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BILL PLASCHKE

Lakers prove they do have two sides

They turn it on and decisively win Game 7 against Houston, but how much can we trust them? The Denver Nuggets will have the unlikely role of the more emotionally sound team starting Tuesday.

May 18, 2009|BILL PLASCHKE

Well, it was the least they could do.

Having dragged this town kicking and screaming into an unwanted game of chicken Sunday, the Lakers at least had the decency to make it fun.

Pau Gasol played with Ker-Pau cartoon strength. Kobe Bryant played with M-V-P defensive fervor.

Sasha Vujacic actually made a jumper. Derek Fisher actually had a steal. Andrew Bynum actually showed a pulse.

They sprinted. They scratched. They swarmed.

They learned?

They have no idea.

"We're bipolar," concluded Bryant after the Lakers' completely expected 89-70 victory over the completely surprising Houston Rockets in the deciding game of the Western Conference semifinals.

There's the rub. That's the point. After what happened in the last two weeks against the Rockets, how much can we trust them?

How much can they trust themselves?

This much is clear -- the Denver Nuggets are stepping into an unusual situation when they take the Staples Center court Tuesday for the start of the Western Conference finals.

For once, the nutty Nuggets will be the more emotionally balanced team.

For once, the combustible Nuggets will be the grown-ups.

After a Sunday afternoon filled with sweaty relief, it remains difficult to know what to think about the Lakers.

Are they the team who lost three games in this series to a Rockets team they should have swept?

Are they the team that was scolded by Bryant on Sunday even after the emotional Game 7 victory?

"Our effort could have been much better," Bryant said of the series. "We definitely could have played a lot harder."

Or are they the team that dominated the Rockets in the other four games with championship swagger?

Are they the team that afterward dressed in bright summer clothes with huge smiles and no worries?

"These are the playoffs, everyone is going to lose games," Lamar Odom said. "It's how you bounce back that shows your heart and character. Today, we showed that."

On Sunday, nobody showed more than the fans, the Staples Center faithful filling the room with an unabashed, if unrequited, love.

Jack Nicholson danced around and made choking signs at the officials. Thousands of others waved corny giant foam fingers at the Rockets. In the end, the entire place stood and serenaded the losers with the "Na-na-na-na, goodbye" song.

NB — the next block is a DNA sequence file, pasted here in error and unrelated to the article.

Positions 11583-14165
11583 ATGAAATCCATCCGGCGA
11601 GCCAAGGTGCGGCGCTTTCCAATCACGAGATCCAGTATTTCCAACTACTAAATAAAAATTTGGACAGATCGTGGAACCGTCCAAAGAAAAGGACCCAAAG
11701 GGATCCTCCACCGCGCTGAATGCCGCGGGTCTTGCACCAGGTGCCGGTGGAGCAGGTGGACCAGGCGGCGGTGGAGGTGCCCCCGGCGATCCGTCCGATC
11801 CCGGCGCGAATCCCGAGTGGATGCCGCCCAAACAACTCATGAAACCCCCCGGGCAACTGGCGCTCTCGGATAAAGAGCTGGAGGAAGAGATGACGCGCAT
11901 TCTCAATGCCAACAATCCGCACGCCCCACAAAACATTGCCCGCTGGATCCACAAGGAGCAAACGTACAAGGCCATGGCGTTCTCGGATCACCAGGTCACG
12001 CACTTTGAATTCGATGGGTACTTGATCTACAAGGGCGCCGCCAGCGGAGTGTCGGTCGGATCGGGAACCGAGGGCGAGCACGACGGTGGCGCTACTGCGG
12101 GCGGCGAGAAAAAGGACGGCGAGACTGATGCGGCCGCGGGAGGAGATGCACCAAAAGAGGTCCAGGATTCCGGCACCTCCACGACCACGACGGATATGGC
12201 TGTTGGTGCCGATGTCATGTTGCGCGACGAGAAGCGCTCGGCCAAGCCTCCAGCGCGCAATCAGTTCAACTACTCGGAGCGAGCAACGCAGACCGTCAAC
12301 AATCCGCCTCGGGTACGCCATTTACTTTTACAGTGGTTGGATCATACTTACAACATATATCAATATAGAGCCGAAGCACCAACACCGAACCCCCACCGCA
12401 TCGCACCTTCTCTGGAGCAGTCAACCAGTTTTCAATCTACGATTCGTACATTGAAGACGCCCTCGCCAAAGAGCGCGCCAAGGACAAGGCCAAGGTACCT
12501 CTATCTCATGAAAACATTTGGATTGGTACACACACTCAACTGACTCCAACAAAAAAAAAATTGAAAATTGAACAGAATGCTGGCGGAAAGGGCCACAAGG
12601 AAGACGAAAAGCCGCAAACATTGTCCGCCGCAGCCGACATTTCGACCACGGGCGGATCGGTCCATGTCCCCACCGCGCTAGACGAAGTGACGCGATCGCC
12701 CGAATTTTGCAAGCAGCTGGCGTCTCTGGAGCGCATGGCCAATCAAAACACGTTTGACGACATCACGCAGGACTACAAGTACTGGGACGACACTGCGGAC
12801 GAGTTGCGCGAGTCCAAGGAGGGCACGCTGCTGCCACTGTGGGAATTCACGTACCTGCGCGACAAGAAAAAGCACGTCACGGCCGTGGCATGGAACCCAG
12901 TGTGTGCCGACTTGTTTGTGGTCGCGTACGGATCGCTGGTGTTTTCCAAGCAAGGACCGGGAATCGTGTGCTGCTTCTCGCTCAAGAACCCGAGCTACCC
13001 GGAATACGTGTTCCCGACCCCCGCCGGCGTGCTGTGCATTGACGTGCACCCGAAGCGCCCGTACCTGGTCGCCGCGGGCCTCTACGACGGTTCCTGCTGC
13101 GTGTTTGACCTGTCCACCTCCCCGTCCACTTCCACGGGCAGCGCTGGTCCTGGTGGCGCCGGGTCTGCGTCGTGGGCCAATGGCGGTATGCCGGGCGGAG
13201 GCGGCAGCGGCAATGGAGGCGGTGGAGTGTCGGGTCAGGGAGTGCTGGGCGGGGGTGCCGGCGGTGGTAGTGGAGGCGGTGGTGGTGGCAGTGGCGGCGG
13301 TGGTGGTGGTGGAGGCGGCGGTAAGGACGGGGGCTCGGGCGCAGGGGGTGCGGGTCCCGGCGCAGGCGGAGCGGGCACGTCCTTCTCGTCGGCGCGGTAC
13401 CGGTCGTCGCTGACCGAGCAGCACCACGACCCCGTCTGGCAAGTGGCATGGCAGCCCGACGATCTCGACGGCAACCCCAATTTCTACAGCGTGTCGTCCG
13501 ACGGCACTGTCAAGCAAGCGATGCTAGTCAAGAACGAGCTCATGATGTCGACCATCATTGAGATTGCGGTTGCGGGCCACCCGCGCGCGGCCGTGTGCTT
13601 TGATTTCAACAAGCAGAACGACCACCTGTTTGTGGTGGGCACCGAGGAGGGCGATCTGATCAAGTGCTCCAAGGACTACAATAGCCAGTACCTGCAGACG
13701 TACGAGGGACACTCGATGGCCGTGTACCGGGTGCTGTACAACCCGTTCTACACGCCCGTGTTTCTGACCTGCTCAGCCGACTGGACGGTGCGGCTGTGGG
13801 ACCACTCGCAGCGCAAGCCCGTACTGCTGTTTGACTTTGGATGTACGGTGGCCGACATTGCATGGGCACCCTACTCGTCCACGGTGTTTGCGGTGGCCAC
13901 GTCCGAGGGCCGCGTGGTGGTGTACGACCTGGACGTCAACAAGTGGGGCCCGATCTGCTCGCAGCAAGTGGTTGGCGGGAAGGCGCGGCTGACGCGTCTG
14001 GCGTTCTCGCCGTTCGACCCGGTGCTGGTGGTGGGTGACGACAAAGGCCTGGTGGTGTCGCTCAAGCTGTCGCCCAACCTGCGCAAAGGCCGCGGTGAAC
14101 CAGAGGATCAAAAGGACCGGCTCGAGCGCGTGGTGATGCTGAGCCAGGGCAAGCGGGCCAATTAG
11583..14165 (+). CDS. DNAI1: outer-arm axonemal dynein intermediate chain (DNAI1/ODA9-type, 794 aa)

All this faith, however, was tinged with a faint sense of desperation and insecurity. It was as if the fans hoped they could avoid heartbreak simply by shouting over it.

Worried murmurs rippled through the crowd even after the shaky Rockets missed their first 12 shots, kicking the ball such that they looked like the Rockettes.

With every Houston basket, the crowd sighed. With every four-point run, the crowd buzzed.

Not that these Lakers aren't trustworthy, but the timing of that "Na-na-na-na" song? It wasn't played until 37 seconds remained and the Lakers were up by 25.

"I think we were stubborn," said Trevor Ariza, trying to explain the series. "I think we thought we could be the best team on talent alone. I think we learned that in the playoffs, teams will step on your throat to get where they're going."

So they've learned about playoff basketball? Well, let's see them pass an upcoming series of at least four tests on it.

Let's see the Lakers imitate Sunday on a consistent basis against the Nuggets.

Let's see Gasol scream like he screamed when he scored 21 points with 18 rebounds while earning the day's loudest standing ovation from a humbly desperate L.A. crowd.

"I'm pretty emotional, I'm pretty passionate," protested Gasol. "It's in my blood."

We know all about that blood, Gasol having been pounded by the Rockets for most of six games until he finally decided to fight back.

Let's see his aggression continue against Kenyon Martin, who is, like, Chuck Hayes times three.

Let's also see Bynum work as he worked Sunday, with 14 points, six rebounds and two blocks, a real presence.

Let's see that kind of work against the Nuggets' Nene, who has one name but many moves.

Let's see Fisher and Jordan Farmar keep defending as they defended Sunday, holding pesky Aaron Brooks to four baskets and pressuring him into five turnovers.

Their next obstacle is not as fast, but twice as savvy, a guy named Chauncey Billups.

And, finally, let's see Phil Jackson keep adjusting as he adjusted Sunday, his team defense holding the Rockets to 37% shooting, his renewed big men leading a rebounding margin of 55-33.

Although he had the most to lose if the Lakers were upset by the Rockets, Jackson quietly survived and advanced, as he has done for years, but he can't stop here.

George Karl is not a great strategy coach like Rick Adelman, but he feeds his team's emotion. Jackson will have to work to make certain his team matches that emotion.

"It's like suspended life," Jackson said of the Lakers' victory. "You're alive for seven more games."

Alive and, what?

Alive and well? Alive and kicking?

How about, just, alive.

Considering the Lakers spent parts of the last two weeks imitating the alternative, that will have to be enough.

--

bill.plaschke@latimes.com

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